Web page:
WHITE SALMON — The numbers are impressive: 500 cubic yards of concrete hauled out each day. Six days per week. Workers at it 12 hours a day.
As the dismantling of Condit Dam continues, piece by piece, crews have picked up speed since the removal process began in earnest earlier this year. They'll have to keep it up if they hope to have it gone by an Aug. 31 target that's looming ever closer. PacifiCorp project coordinator Todd Olson estimated workers still have more than halfway to go with the structure itself.
"It's going to be tight," Olson said.
It's been more than eight months since a blast of dynamite breached Condit Dam in October, releasing the White Salmon River to flow freely for the first time in nearly a century. Northwestern Lake drained in barely an hour, and a deep canyon of mud emerged as the river carved its new course. That's now given way to steep, rocky river banks in places near the dam. But it's clear the landscape isn't done evolving.
PacifiCorp, which owns the dam and the area surrounding it, now has its eye toward helping the area find its new natural state. The Portland-based utility has graded much of the land that used to be inundated by Northwestern Lake, hoping to stabilize it and reduce unwanted erosion. Tree stumps dot otherwise bare slopes, offering a glimpse of what was. Crews will replant the area with natural vegetation later this year, Olson said. Then, they'll get out of the way.
"Our hope is that Mother Nature just does its thing,"
Olson said. "No one really knows how long that's going to take."
Once the dam is gone for good, rafters could ride the White Salmon River all the way down to its mouth at the Columbia River as soon as this fall. Many are already using a rebuilt take-out ramp at Northwestern Lake Park, a few miles upstream of Condit Dam. On Wednesday afternoon, a group of six large rafts with nearby white-water outfitter Wet Planet came off the water.
Condit Dam is gradually disappearing, and crews have made good progress in recent weeks, Olson said. As crews under lead contractor JR Merit chip away at what was a 125-foot-tall structure, each day it gets shorter -- exposing the wider base -- allowing more machinery to work atop the dam at one time. Dump trucks bring loads of concrete out to be spread along the former flow line that once carried water from the dam to the powerhouse farther downstream.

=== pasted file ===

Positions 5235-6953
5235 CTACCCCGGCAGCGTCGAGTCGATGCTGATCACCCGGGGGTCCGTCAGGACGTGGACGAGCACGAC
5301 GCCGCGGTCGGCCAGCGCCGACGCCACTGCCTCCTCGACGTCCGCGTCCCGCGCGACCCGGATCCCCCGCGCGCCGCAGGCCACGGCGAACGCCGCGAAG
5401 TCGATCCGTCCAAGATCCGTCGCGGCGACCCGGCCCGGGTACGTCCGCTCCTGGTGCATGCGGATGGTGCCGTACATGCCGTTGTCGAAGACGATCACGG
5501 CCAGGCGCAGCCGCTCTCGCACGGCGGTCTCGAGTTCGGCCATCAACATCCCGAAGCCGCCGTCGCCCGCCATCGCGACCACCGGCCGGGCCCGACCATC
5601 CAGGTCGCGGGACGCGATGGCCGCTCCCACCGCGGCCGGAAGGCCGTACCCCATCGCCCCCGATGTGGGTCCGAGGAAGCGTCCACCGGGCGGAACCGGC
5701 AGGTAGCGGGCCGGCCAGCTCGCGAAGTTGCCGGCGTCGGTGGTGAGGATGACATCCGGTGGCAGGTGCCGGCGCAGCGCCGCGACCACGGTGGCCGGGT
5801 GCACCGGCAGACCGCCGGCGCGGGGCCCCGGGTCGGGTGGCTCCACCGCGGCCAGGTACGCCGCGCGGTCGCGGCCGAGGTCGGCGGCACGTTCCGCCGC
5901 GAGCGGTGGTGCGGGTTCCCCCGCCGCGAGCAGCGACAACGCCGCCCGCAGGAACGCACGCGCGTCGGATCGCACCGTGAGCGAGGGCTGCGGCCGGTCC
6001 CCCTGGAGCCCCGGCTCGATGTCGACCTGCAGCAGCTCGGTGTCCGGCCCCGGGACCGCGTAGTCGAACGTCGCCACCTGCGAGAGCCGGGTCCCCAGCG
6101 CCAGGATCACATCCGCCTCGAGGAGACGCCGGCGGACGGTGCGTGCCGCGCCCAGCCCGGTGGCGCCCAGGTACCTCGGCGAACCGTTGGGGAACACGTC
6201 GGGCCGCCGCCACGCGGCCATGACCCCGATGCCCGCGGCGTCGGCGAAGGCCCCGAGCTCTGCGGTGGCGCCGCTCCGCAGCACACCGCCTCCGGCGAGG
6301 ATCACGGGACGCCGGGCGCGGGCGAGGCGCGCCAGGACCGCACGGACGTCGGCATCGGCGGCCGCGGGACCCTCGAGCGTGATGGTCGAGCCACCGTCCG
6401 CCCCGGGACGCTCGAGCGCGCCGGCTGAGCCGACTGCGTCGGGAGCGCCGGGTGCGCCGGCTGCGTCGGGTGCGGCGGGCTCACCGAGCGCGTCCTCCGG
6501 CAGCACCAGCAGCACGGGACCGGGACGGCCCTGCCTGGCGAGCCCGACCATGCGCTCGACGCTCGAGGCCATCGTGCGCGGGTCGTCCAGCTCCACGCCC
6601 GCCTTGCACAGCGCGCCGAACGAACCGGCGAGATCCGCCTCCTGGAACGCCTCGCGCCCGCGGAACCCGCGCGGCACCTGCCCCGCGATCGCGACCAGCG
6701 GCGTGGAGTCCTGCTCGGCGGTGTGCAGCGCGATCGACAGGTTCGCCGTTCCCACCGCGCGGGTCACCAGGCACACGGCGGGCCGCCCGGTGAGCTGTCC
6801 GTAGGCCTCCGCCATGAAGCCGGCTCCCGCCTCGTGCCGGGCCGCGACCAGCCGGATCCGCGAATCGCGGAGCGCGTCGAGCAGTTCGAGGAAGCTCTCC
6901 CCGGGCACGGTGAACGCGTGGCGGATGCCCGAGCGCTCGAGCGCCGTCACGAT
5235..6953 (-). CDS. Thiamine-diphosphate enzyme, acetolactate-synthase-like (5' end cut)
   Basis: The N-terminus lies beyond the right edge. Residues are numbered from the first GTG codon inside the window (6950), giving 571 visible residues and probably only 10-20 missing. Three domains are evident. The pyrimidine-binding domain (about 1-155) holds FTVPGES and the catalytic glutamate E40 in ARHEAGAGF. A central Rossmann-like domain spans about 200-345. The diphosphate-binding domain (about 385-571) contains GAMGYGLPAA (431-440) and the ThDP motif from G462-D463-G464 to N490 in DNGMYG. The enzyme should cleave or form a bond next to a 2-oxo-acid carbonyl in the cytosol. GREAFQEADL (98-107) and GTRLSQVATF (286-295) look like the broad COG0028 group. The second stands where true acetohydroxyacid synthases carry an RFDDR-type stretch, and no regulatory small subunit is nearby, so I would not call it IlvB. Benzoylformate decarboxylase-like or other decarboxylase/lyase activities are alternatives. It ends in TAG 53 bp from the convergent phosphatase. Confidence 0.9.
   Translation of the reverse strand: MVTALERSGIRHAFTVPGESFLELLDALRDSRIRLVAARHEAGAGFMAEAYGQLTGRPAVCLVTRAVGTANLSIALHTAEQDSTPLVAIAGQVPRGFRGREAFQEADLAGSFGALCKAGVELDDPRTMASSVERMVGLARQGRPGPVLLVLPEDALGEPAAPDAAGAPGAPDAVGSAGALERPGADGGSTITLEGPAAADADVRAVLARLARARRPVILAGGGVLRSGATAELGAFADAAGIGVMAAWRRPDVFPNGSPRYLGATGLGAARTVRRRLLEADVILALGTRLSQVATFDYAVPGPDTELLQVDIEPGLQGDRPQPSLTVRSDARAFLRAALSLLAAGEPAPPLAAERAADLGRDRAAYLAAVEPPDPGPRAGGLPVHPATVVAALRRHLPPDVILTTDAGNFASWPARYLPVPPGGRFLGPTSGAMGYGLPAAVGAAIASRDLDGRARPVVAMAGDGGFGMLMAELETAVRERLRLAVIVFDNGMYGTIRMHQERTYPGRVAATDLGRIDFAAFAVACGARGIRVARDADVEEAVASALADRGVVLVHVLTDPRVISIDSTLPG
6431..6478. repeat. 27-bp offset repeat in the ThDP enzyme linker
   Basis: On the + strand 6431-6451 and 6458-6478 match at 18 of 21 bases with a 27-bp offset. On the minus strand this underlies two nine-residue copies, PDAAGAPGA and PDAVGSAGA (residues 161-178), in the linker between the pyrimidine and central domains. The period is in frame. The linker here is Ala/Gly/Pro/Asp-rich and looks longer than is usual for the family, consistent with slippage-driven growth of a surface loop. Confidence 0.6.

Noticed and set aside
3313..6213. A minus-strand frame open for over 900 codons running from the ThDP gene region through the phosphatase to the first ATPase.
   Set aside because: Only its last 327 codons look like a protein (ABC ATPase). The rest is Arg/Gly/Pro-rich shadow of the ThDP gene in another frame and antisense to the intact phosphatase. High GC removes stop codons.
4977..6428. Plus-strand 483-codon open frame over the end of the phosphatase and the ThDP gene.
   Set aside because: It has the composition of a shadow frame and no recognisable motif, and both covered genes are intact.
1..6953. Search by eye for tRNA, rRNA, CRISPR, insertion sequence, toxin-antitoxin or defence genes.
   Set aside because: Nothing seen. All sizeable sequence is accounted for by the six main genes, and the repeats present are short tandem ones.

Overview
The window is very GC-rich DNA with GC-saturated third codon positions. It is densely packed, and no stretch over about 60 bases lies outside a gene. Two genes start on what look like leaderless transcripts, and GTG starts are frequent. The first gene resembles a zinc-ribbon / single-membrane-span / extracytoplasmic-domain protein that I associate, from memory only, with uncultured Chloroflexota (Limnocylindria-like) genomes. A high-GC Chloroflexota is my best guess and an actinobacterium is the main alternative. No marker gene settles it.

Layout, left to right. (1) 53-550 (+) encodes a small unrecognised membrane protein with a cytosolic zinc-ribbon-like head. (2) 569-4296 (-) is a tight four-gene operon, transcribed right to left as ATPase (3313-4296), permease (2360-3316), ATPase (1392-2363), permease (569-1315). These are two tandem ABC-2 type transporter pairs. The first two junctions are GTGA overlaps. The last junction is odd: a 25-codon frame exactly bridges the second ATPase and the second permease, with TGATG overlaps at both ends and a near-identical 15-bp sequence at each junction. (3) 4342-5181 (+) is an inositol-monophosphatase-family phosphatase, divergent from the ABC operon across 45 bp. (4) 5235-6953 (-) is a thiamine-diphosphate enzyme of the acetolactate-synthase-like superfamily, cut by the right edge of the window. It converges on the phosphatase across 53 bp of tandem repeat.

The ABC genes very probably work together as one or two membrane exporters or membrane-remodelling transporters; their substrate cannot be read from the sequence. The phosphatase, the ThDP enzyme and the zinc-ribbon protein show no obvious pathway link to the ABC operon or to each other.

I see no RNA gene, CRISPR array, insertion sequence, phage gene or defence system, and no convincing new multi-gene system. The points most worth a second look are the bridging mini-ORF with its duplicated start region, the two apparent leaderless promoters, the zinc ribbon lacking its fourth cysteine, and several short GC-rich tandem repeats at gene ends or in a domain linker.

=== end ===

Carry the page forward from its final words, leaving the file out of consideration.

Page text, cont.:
PacifiCorp decided to decommission the hydroelectric dam last year rather than install costly fish passage upgrades. But the removal process hasn't come without bumps of its own.
The final price tag is expected to reach $37 million, Olson said, about $5 million more than initial estimates. Costs rose as PacifiCorp worked to stabilize the bridge over the river at Northwestern Lake Park after the reservoir drained, he said. A dispute with cabin owners over dried-up wells has added to it. And PacifiCorp last month bought out one cabin considered unstable due to the river's shifting banks, Olson said, and plans to demolish it. Two other cabins are also off-limits due to similar safety concerns, and PacifiCorp is in negotiations with those owners, Olson said.
Uncertain fish future
One big question mark surrounding the Condit Dam removal is how fish will respond to the free-flowing river. A proposed management plan from the National Fisheries Marine Service would take a mostly hands-off approach at first.
"The hope is that we get some recovery, some natural production," said Rich Turner, a fisheries biologist with the National Oceanic and Atmospheric Administration who was involved in the plan.
Wildlife officials placed fall chinook salmon above the dam before its breaching last year. So far, no other fish have been confirmed on the river, Olson said.
The White Salmon River presents a unique opportunity, according to Turner. It's not often a century-old dam is breached, and other examples often leave the structure in place. Removing it completely removes some passage problems, he said.
One comparable example is the Elwha Dam on the Olympic Peninsula. The structure was dismantled earlier this year, but scientists have reportedly already spotted wild steelhead in a tributary of the Elwha River, past the former dam site.
On the White Salmon, Olson expects conditions to be much quieter late this year, when Condit Dam is gone and the area is replanted. They'll also keep invasive species in mind, he said, hoping to avoid leaving it "a dust bowl and a weed patch."
"We've got a ways to go," Olson said. "But we've certainly made some good progress since the breach time."